The opinion of the court was delivered by: Dean D. Pregerson United States District Judge
ORDER RE: ADMISSIBILITY OF IMMIGRATION DOCUMENTS
Defendant is charged with being an unlawful alien found in the United States following deportation, in violation of 8 U.S.C. § 1326. Defendant filed a motion in limine seeking, among other things, to exclude certain documents from Defendant's immigration "A-file," introduced for the purpose of establishing Defendant's alienage. Having considered the submissions of the parties and heard oral argument, the court grants the motion.
Alienage is a "core element" of a § 1326 offense that the government must prove beyond a reasonable doubt. United States v. Sandoval-Gonzalez, 642 F.3d 717, 722 (9th Cir. 2011). The burden of proof in administrative immigration proceedings, in contrast, is a lower "clear and convincing" standard. United States v. Medina, 236 F.3d 1029, 1030 (9th Cir. 2001). The government may not, therefore, "skirt around the more stringent requirements of a criminal proceeding" by relying on factual findings from a defendant's prior deportation proceeding to establish alienage.
Id. at 1030-31; cf. United States v. Sotelo, 109 F.3d 1446, 1449 (9th Cir. 1997) ("[F]actual findings made in an earlier deportation proceeding do not conclusively establish a defendant's alien status in a subsequent criminal proceeding.").
Here, while acknowledging that the immigration documents alone are not sufficient to establish Defendant's alienage, the government contends that certain documents, particularly the Warrant of Removal, are admissible to prove alienage. (Opposition at 4-5.) In United States v. Hernandez-Rojas, the Ninth Circuit addressed whether a warrant of deportation, admitted for the purpose of establishing the fact of a prior deportation, was admissible hearsay under the public records exception of Federal Rule of Evidence 803(8). 617 F.2d 533, 535 (9th Cir. 1980). The court reasoned that the warrant's notation of the fact that the defendant had been deported "was a ministerial, objective observation, which has inherent reliability . . . [and] has none of the features of a subjective report made by a law enforcement official . . . in an adversary setting and likely to be used in litigation," and was therefore admissible. Id. The Ninth Circuit has further explained that a warrant of deportation offered to prove physical removal from the United States does not violate the Confrontation Clause because, as a routine, objective record of an unambiguous fact, the warrant of removal's notation regarding removal is non-testimonial. United States v. Orozco-Acosta, 607 F.3d 1156, 1163-64 (9th Cir. 2010); United States v. BahenaCardenas, 411 F.3d 1067, 1074-75 (9th Cir. 2005).
Though warrants of removal are often admitted to prove the objective fact of a defendant's prior removal from the United States, the government here seeks to preserve its ability to introduce the warrant of removal for the purpose of establishing the alienage element of the charged offense. A finding of alienage in an immigration proceeding, however, is not merely a ministerial, objective observation. Unlike a determination of an unambiguous fact such as removal, a finding of alienage requires a consideration of evidence and application of relevant law, and is subject to various, potentially nuanced defenses, such as derivative citizenship. See Sandoval-Gonzalez, 642 F.3d 717, 722. The Ninth Circuit implicitly recognized this distinction in United States v. Bahena-Cardenas, where, in the course of addressing a challenge to the sufficiency of the evidence, the court engaged in separate analyses of (1) evidence of physical removal contained in the warrant of deportation, which the court found admissible, and (2) evidence of alienage, which did not include any prior finding of alienage.*fn1 Bahena-Cardenas, 411 F.3d at 1075-76.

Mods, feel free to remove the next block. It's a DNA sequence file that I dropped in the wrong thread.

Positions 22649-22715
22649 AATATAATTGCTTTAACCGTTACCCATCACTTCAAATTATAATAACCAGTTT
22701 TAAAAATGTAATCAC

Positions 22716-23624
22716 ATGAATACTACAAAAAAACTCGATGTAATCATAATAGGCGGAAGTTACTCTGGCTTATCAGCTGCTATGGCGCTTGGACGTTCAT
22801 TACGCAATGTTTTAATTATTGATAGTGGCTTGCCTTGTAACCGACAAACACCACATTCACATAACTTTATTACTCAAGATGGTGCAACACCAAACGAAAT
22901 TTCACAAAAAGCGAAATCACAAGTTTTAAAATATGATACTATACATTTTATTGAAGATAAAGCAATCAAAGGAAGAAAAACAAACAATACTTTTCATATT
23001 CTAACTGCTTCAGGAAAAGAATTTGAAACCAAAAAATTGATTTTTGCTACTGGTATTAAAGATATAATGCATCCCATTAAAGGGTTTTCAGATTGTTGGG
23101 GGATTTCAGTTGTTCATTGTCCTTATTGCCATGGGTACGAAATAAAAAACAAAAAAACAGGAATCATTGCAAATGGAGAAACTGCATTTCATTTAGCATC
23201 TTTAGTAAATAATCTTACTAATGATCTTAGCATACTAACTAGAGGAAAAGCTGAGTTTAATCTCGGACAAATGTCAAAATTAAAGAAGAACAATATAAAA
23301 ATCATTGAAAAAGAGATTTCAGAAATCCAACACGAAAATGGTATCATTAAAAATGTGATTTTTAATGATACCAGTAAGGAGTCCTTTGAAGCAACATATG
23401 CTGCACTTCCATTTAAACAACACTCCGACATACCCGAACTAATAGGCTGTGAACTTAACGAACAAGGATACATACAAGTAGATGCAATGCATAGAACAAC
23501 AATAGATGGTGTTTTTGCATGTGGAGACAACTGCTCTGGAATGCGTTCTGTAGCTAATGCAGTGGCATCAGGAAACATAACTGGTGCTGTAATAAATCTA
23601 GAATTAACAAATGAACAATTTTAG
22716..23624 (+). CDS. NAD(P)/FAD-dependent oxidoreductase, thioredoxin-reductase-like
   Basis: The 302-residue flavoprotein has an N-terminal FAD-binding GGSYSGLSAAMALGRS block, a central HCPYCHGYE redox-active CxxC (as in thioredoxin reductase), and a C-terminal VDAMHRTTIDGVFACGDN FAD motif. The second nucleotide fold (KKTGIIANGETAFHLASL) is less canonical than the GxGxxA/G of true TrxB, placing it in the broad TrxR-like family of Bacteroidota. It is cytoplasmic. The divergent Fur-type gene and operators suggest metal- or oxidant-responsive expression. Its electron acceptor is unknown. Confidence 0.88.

The government relies on United States v. Hernandez-Herrera, 273 F.3d 1213 (9th Cir. 2001) to support its contention that a warrant of removal is admissible to prove alienage. Indeed, Hernandez-Herrera states "deportation documents are admissible to prove alienage under the public records exception to the hearsay rule." Id. at 1217-18. Hernandez-Herrera, however, provides no reasoning for its conclusion, and appears to conflict with the implications of subsequent Ninth Circuit authorities. See OrozcoAcosta, 607 F.3d at 1163-64; Bahena-Cardenas, 411 F.3d at 1074-75. Though Hernandez-Herrera provides no reasoned analysis of the admissibility issue, it does cite to United States v. Contreras, 63 F.3d 852 (9th Cir. 1995). Hernandez-Herrera, 273 F.3d at 1218. Contreras, however, nowhere states that a warrant of removal is admissible to prove alienage. Rather, Contreras cites Hernandez-Rojas for the proposition, subsequently reiterated in cases such as Bahena-Cardenas, that a warrant of removal is admissible under the public records exception "because the notation . . . indicating that an alien has left the country is a routine, objective, indeed mechanical recording of an unambiguous factual matter." Contreras, 63 F.3d at 857 (emphasis added).
The weight of Ninth Circuit authority supports the conclusion that a finding of alienage, as noted in a defendant's warrant of removal, is inadmissible hearsay that may not be used to prove the alienage element of a § 1326 offense. Accordingly, Defendant's motion to exclude immigration documents is GRANTED, insofar as it seeks to preclude the government from proving alienage via the warrant of removal.*fn2